A SUCKLER HERD comprising animals bred out of modern dairy cows is finding favour on a Lancs hill unit, producing stores on a low-cost system.
That’s not to say the breeding of this herd is traditional of a commercial suckler herd, as the Aberdeen Angus x Friesians have been superseded by Limousin x Holsteins.
“We’ve had to adapt to Continental-cross cows, the Holstein influence and now the impact of single farm payment. But it’s made us even more convinced the grazing demands of sucklers can’t be underestimated.”
He currently runs 80 cows on his 330ha (800-acre) hill unit at Rooten Brook, Quernmore, with his son Michael. “Aberdeen Angus x Friesians were great wearing cattle and could produce tens of calves in a lifetime. They were easily managed and regular breeders,” he explains.
“Now we have switched to Limousin x Holsteins. This is a different animal to manage and meeting their forage requirement is critical,” says Mr Longton, who buys in about 10 replacements a year. “We want plenty of milk on cows and if we can find the right type of replacement we believe we can avoid them losing too much condition and get them back in calf.
“The purebred Limousin is not renowned for its milking ability, but Holstein genetics mean we”re dealing with high forage demands. To keep them milking and the flesh on them – as well as providing good grazing for calves – we believe turning them on to fresh grass regularly pays.”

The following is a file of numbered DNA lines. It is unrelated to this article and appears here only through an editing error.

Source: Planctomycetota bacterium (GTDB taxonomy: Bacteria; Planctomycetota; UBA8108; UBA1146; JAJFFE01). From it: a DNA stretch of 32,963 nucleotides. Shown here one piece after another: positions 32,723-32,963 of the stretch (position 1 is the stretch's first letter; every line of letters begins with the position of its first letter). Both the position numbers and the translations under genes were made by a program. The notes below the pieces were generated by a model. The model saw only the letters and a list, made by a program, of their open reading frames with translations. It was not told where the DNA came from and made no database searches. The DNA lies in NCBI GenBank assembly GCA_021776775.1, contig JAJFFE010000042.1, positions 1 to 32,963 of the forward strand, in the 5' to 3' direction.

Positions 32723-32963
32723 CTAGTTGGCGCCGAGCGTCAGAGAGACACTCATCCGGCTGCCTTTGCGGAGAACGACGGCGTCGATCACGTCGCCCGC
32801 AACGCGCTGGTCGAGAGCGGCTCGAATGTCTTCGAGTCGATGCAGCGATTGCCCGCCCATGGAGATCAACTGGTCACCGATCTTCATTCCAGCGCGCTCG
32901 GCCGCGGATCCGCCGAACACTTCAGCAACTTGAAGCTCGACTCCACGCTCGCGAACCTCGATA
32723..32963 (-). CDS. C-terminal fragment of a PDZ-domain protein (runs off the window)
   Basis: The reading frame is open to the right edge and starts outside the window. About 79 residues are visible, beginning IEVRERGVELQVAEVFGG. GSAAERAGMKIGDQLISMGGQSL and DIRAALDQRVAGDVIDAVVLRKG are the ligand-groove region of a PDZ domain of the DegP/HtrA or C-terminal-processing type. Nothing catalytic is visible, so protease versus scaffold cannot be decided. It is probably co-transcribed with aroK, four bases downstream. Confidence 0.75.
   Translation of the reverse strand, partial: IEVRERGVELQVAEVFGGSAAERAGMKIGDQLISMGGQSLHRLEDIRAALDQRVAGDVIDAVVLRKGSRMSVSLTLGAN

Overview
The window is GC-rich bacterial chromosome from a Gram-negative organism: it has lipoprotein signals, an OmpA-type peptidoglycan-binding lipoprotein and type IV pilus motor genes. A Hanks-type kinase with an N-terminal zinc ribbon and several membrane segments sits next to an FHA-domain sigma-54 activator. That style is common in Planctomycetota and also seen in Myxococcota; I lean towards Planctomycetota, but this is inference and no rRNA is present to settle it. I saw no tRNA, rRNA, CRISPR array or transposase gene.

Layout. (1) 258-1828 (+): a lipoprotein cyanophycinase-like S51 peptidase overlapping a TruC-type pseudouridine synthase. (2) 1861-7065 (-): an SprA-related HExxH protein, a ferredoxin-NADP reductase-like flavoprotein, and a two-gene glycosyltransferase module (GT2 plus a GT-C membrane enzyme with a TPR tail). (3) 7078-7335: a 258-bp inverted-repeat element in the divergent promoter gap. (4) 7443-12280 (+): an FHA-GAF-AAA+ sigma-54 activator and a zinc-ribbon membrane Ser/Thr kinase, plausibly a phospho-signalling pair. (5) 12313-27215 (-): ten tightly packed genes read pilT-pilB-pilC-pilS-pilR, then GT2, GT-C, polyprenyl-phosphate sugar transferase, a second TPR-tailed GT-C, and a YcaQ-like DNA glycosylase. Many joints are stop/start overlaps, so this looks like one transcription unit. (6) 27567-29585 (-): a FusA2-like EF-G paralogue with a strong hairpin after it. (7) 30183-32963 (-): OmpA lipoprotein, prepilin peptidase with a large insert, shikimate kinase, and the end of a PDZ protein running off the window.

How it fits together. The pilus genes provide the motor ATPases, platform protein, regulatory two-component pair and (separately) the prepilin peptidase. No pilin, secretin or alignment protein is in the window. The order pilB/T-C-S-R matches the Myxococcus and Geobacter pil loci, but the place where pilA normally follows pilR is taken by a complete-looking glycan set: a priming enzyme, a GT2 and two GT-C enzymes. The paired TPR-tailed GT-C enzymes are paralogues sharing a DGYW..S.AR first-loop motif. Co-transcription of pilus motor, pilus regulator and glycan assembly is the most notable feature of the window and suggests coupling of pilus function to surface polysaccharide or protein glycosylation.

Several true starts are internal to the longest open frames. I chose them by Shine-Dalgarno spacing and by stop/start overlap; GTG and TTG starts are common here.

Mr Longton uses a Charolais bull and has just bought a Blonde d’Aquitaine bull to use on a batch of Limousin x Holstein bulling heifers. Currently 50 cows calve in spring and the rest in autumn, but he is switching wholly to spring calving.
This year’s 50 spring-born Charolais-sired suckled calves have done well with an average sale weight well over 300kg. Creep intakes were about 0.4kg a day initially, building up to 0.8-1.35kg. “For most of the summer these calves were drenched with rain, yet they’ve done really well.”
In winter cows are housed in cubicles and fed big-bale silage. The spring calving block is spread over eight weeks through February and March. Cows and calves spend the first few days in a calving box and then go back into the cubicle shed, where calves have access to a creep area.
They are turned out onto lower lying pasture in mid-May and we start to move cows on to fresh grass every few days.
“A suckler cow has to do the job of a dairy cow and without much help. Put Holstein genetics into the equation and the better the quality of grass in front of her the more she will express her milking potential.
“Cattle do better on this farm than sheep and we”ve developed a grazing system that works well,” says Mr Longton, who also runs a flock of 550 Swaledale ewes. But there are no plans to cut cow numbers to cope with the impact of the SFP.
“Until we know exactly how we’ll be affected we’ll carry on. A panic exodus from suckler cows in the UK will leave the market wide open for beef imports.
“Before SFP, we only had 10ha eligible for the top rate, because we only have a small proportion of fell land. We”re not highly stocked, so I don’t think we will be much worse off.
“We might consider more land going into stewardship, but not until we see some concrete figures. We have run a low-cost system for many years and that’s probably going to be the most efficient way of future suckled calf production,” says Mr Longton.